Baby boomers worrying about whether they'll have enough cash to bankroll their retirements are one reason low-volatility ETFs are, well, booming, according to Dan Draper, head of Invesco PowerShares, which runs one of the biggest such funds.
The PowerShares S&P 500 Low Volatility ETF has grown by about $1 billion this year and beaten the S&P 500 Index by more than two percentage points. The iShares Edge MSCI Minimum Volatility USA ETF has taken in $5.3 billion—that's more than any other equity-focused ETF (and second to the giant SPDR Gold Shares fund among all ETFs).
Boomers are living longer, meaning they're looking to stocks to get some capital appreciation, said Draper. At the same time, they're worried about a 2008-style meltdown, especially after the 10 percent drop that greeted S&P 500 investors at the start of this year. That makes buying lower-volatility stocks "extremely attractive" for this demographic, said Draper.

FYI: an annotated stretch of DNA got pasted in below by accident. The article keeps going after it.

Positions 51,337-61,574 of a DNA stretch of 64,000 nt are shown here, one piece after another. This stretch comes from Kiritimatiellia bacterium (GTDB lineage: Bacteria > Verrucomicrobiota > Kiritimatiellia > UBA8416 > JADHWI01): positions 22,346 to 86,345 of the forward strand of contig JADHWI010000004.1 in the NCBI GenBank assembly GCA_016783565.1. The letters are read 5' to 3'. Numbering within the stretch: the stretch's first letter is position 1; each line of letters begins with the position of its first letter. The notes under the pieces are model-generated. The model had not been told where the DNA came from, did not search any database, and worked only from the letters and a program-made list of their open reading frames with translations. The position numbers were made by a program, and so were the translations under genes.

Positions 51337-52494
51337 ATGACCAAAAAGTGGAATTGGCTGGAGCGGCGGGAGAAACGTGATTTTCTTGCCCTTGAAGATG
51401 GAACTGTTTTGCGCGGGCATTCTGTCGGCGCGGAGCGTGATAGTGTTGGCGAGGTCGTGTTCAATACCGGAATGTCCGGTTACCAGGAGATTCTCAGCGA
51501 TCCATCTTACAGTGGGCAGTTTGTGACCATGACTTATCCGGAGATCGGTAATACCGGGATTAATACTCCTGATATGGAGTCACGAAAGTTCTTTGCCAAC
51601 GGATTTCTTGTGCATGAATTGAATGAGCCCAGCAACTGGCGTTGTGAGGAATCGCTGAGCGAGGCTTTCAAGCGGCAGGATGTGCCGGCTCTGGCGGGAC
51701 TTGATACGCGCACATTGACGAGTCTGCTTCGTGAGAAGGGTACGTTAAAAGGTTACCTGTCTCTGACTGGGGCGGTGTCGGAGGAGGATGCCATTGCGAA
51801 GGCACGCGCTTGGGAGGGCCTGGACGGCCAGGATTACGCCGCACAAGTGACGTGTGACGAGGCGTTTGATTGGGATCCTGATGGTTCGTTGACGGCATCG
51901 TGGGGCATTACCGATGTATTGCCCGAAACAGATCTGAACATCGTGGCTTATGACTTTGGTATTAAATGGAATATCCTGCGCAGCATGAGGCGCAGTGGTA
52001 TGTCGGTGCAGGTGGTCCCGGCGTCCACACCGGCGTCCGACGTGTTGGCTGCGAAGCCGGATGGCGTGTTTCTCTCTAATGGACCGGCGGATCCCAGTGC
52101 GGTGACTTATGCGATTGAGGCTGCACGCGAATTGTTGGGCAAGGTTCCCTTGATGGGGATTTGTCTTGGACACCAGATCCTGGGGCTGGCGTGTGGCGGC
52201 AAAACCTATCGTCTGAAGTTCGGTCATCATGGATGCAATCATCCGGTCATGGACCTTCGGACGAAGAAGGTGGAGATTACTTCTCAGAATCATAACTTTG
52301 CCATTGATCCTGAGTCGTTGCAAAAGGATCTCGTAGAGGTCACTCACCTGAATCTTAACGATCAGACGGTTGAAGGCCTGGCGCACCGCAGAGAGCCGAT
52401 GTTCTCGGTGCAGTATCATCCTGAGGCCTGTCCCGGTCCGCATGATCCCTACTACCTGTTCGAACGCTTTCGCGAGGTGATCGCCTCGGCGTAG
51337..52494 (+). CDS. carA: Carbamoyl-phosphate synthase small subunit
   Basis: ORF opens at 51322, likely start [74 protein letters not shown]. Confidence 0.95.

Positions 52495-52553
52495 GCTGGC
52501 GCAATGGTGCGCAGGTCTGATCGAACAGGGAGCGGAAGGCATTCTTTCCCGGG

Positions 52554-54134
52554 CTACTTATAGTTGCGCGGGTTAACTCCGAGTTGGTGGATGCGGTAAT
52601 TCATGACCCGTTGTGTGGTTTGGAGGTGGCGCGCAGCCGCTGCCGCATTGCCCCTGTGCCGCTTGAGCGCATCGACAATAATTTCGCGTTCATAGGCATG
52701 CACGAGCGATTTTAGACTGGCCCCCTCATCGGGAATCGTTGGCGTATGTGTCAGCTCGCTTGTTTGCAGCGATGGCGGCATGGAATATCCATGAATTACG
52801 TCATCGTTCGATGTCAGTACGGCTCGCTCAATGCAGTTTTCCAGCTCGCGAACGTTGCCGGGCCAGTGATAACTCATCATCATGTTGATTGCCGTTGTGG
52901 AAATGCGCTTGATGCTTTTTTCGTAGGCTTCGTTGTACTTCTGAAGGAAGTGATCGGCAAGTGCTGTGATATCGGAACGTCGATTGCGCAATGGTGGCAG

Of course, it could all be an epic over-reaction. Cash continues to flow into these ETFs, but actual market volatility, as measured by the VIX, remains a third below its 10-year average.
A version of this story originally appeared in Bloomberg Brief: ETFs.